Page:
Director Irving Rapper says that Garbo wishes to play the role of the Mother Superior in his film. He said that Garbo made the initial approach to him. Rapper was very excited when he heard of her interest.

The Director believed that she would like the part and that she would be perfect for it. But once again nothing materialized. The film was made in 1959 without Garbo.

The Miracle (USA 1959) is a remake of a 1912 German film Das Mirakel directed by Cherry Kearton and Max Reinhardt, which in turn was based on a 1911 Karl Vollmöller pantomime play of the same name. The 1959 film version stars Carroll Baker and Roger Moore and was directed by Irving Rapper for Warner Bros. It was two hours long and shot in Technicolor.

VHS cover




Testament of Orpheus (French: Le Testament d'Orphée) is a 1960 released film directed by and starring Jean Cocteau. It is considered the final part of the Orphic Trilogy, following The Blood of a Poet (1930) and Orphée (1950).

DVD cover

In the cast are Charles Aznavour, Lucia Bosé, Maria Casarès, Nicole Courcel, Luis Miguel Dominguín, Daniel Gélin, Jean-Pierre Léaud, Serge Lifar, Jean Marais, François Périer and Françoise Sagan. It also includes cameo appearances by Pablo Picasso and Yul Brynner. The film is in black-and-white, with just a few seconds of color film spliced in.

Jean Cocteau also  invited Garbo to appear in a short scene with Picasso in this surrealist film.  She declined and told him that Film producers want her to do today what she did before in order that people would say she can no longer do it.

The film was made in 1960 without Garbo.




European magazines reported that Garbo was offered to star in a movie version of the muscial, New Girl in Town.

New Girl in Town is a musical with a book by George Abbott and music and lyrics by Bob Merrill based on Eugene O'Neill's 1921 gloomy play Anna Christie. It is about a prostitute who tries to live down her past. New Girl, unlike O'Neill's play, focuses on the jealousy of the character Marthy and on love's ability to conquer all. The musical ends far more hopefully than the earlier play.

Original musical album

The Broadway production opened on May 14, 1957 at the 46th Street Theatre, where it ran for 431 performances. American actress, Gwen Verdon played Anna.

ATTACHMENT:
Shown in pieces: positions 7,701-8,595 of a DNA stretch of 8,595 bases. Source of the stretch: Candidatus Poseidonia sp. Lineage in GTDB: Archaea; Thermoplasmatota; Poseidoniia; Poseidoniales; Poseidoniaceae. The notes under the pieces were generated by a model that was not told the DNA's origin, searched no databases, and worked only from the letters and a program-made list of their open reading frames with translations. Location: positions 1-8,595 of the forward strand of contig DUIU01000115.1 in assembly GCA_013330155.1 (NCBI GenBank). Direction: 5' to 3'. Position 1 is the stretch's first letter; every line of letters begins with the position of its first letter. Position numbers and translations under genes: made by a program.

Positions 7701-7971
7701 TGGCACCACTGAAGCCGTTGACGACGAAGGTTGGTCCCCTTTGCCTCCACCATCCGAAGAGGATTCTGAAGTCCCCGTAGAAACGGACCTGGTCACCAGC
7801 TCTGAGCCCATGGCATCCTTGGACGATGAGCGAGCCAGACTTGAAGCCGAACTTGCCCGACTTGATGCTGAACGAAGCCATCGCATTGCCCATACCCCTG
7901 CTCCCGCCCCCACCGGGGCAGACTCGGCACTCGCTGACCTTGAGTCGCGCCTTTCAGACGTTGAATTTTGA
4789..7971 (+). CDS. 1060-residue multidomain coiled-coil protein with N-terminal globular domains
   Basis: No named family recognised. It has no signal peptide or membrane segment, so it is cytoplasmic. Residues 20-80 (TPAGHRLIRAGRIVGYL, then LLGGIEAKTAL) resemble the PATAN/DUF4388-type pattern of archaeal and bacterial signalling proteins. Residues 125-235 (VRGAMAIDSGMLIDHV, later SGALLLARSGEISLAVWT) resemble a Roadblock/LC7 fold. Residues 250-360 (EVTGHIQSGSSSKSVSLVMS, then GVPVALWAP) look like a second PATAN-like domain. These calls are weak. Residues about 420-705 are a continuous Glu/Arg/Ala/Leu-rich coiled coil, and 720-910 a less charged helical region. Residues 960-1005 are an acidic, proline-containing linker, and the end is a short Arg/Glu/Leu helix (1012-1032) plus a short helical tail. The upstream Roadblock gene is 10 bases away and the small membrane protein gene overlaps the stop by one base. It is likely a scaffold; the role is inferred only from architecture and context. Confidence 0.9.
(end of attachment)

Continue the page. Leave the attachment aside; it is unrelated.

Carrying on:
Garbo played Anna Christie already in 1930, it was her first talking picture.

Source: News magazines


CHERI (late1950s)

Based on the 1920 novel by french writer Colette.

In 1959 Garbo obliged Anita Loos by attending a matinee of her adaptation of Colette's Chéri. Loos saw Garbo as a lovely, poignant Léa, but clearly the actress didn't like the play; all she spoke of after seeing it was her admiration for Colette.

Cheri , tells the story of the end of a six year affair between an aging retired courtesan – Léa and a pampered young man, Chéri. In 19th-century Paris, formidable courtesan Lea, a once-breathtaking and sought-after beauty, is still beautiful in middle age, albeit a bit wiser and more wistful. A friend, Peloux, herself an aging courtesan, sends Lea her only son Fred (affectionately known as Cheri) to be groomed in the ways of the world. Cheri, a selfish, self-centered young man in his 20s, is almost excessively gorgeous.

French novelist Sidonie-Gabrielle Colette

And Lea, a woman who is well beyond the infatuation stage and certainly well aware of all of his many frailties, is simply besotted with him. Under her care, Cheri is spoiled, pampered, gifted with expensive presents, and indulged in every possible way, from sexual to culinary delights. In his own pompously careless way, Cheri loves Lea as well, calling her "noun-noun," and partaking of her generosity, in bed and out, like a child.

And so goes the relationship–Lea, looking over her shoulder at approaching age and the subsequent loss of her looks; and Cheri, taking everything she has to offer with complete abandon.

Until his mother declares him groomed quite enough–and arranges a suitable marriage for him with a beautiful young woman.

This rumored film version was to star Garbo as Léa and Marilyn Monroe as her young lover Chéri. I can't remember where I found the info about Cherie with Garbo and Marilyn.

Marilyn Monroe as Chéri

I think that someone suggested Garbo the idea or I found it in a Marilyn Monroe book. I have to search my books again.